The Norwegian capital has become the only major city in the country to drop traditional fireworks displays at midnight on New Year’s Eve this year. The Oslo City Council voted against funding an official display for several reasons, while Bergen, Stavanger, Trondheim and most other municipalities were setting them off as usual, weather permitting.
“I think it’s better to use the money on things that last and can benefit everyone,” Sirin Stav of the Greens Party told news bureau NTB. She’s in charge of environmental and transport issues in Oslo and often a target of criticism. On the fireworks issue, however, Stav had sufficient support on the City Council.
The primary reason for cancelling the city’s spectacular, if noisy, fireworks display was the noise itself: Animal protection organizations and thousands of pet owners have complained for years about how fireworks especially upset their dogs. One woman told Norwegian Broadcasting (NRK) that she’s resorted to spending New Year’s Eve with her dog in her home’s cellar, simply in an effort to keep her pet calm.
“Fireworks come as a sudden and unexpected inferno of noise for animals,” Stav said. “I think anyone who has been in the proximity of a stressed dog on New Year’s Eve understands what I’m talking about.” She noted that fireworks also severely upset birds and have even killed them, along with some small animals that literally die of shock.
Oslo city officials also cited the environmentally unfriendly aspects of fireworks, the private use of which was banned within the capital’s central areas several years ago. They’re especially banned in the historic neighbourhoods of Kampen and Vålerenga, which feature many wooden buildings, because of the fire danger.
Officials also point to all the eye injuries that have occurred when non-professionals set off fireworks, and to the litter fireworks packages leave behind. Many still defy the ban on setting them off in the area from Oslo’s Ring 2 roadway to the fjord, and often use local parks for illegal fireworks displays, while hoping to avoid police.
The Greens Party also cites the air pollution fireworks create, especially on still and cold winter nights, along with the sheer expense. At a time when inflation, high electricity rates and rising interest rates are creating budget concerns, the millions spent on fireworks didn’t seem appropriate. Some also find fireworks unnerving and even a reminder of the Russian bombing that forced Ukrainian refugees in Norway to flee their homeland.
It’s been three years since the last public fireworks display in Oslo in 2019. Corona virus restrictions against public gatherings cancelled those on New Year’s Eve in 2020 and 2021, along with most others around the country.
Trondheim, Bergen and Stavanger were among Norwegian cities planning to resume their traditional public fireworks displays this year, unless they’re halted by stormy weather. They may end up following Oslo next year, though: Rune Bakervik, who leads the city government in Bergen, told NTB that his city was also evaluating other types of celebrations including the use of special light shows involving drones.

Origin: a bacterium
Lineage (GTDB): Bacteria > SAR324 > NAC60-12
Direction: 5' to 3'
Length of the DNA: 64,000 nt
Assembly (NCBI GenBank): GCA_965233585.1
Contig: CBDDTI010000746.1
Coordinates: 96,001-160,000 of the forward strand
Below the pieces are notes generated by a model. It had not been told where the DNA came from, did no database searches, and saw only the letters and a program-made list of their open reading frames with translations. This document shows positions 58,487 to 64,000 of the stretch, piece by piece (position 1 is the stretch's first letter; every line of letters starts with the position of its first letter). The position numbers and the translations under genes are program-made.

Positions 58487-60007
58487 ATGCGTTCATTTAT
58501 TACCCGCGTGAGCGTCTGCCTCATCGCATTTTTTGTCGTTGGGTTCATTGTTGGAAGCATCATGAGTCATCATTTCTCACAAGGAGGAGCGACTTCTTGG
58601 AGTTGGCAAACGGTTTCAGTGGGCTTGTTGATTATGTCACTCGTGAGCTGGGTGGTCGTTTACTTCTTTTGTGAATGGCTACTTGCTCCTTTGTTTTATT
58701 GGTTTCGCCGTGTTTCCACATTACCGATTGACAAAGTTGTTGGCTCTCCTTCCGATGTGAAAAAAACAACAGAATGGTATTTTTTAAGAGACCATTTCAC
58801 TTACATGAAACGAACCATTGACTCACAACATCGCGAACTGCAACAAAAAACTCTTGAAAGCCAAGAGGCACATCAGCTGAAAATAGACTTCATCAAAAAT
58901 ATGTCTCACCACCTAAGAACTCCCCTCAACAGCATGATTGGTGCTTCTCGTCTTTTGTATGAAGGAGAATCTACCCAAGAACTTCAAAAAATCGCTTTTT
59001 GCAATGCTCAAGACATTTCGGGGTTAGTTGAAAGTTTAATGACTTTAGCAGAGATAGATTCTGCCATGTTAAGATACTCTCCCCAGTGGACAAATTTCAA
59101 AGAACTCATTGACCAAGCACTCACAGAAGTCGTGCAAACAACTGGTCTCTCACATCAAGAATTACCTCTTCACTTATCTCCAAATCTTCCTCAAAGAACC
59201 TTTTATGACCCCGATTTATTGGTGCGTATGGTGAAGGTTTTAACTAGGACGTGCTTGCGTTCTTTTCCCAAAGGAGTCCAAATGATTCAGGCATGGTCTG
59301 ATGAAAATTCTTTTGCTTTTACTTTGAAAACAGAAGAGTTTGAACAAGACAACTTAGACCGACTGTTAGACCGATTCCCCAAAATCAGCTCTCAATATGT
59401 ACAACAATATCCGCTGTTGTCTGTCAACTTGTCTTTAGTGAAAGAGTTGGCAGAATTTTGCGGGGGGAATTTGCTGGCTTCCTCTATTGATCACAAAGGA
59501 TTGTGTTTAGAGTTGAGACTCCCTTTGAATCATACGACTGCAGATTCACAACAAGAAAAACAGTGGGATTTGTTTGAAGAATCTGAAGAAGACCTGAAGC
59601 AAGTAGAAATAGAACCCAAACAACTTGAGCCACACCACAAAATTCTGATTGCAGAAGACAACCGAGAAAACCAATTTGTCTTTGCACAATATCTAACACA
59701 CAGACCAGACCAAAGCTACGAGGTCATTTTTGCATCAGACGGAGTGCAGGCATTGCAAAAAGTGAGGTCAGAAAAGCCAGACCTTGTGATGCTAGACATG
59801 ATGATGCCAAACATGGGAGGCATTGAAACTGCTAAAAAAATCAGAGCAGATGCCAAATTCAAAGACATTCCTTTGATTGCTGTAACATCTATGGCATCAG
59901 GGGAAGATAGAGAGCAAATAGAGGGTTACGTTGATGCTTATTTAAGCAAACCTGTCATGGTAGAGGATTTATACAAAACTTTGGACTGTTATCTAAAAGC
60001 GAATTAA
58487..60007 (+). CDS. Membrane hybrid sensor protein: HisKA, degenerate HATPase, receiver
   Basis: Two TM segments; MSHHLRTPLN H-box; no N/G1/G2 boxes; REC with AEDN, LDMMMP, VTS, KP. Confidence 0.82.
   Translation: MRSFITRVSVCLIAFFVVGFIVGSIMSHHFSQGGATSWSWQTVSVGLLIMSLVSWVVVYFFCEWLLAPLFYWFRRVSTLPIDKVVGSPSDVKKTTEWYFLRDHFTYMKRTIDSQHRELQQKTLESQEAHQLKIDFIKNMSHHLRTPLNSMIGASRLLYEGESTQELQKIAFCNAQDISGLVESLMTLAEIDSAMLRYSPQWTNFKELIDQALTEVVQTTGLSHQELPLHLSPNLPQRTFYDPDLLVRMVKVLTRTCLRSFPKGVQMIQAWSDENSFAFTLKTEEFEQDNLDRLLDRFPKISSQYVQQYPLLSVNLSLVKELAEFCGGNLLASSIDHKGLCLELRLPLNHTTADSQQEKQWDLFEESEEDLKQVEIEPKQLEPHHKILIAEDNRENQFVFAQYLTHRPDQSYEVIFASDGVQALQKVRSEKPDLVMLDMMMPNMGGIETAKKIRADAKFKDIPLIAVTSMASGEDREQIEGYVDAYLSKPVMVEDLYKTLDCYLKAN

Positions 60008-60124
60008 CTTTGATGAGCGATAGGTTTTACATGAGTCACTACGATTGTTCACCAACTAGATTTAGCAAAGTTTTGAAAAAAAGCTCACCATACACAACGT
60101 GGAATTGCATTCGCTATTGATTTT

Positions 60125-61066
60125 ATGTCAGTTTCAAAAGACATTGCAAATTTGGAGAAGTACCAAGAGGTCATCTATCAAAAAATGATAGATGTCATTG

“Bergen will have its public fireworks display downtown this year,” Bakervik said last week, calling it part of “a fine and long tradition around the world.” His government has, however, decided to consider alternatives: “What happens from here on, time will show.” Bergen, like Oslo, also bans private use of fireworks in downtown areas because of the fire danger, and also urges use of eye protection in areas where private fireworks are allowed.
May make a comeback
While several animal rights organizations and pet owners were breathing sighs of relief this week, Oslo’s decision to drop its official fireworks did meet some criticism. Opposition politicians from the Conservative Party called it “unnecessarily humourless,” and the Progress Party told newspaper Aftenposten on Friday that they’ll reinstate a display if they win city goverment power in the autumn election.
Norway’s highly regulated fireworks vendors, meanwhile, have reported strong sales this year. “Based on sales for more than 1,500 vendors, 2022 will be a record year,” stated a press release from trade association Norsk fyrverkeriforening. Fireworks thus remain popular, especially outside the big cities where they’re still allowed for private use.
Stav of the Oslo city government predicts their popularity will wane, though: “I think we’ll look back on private fireworks in densely populated areas like we look at smoking indoors before smoking bans took effect.”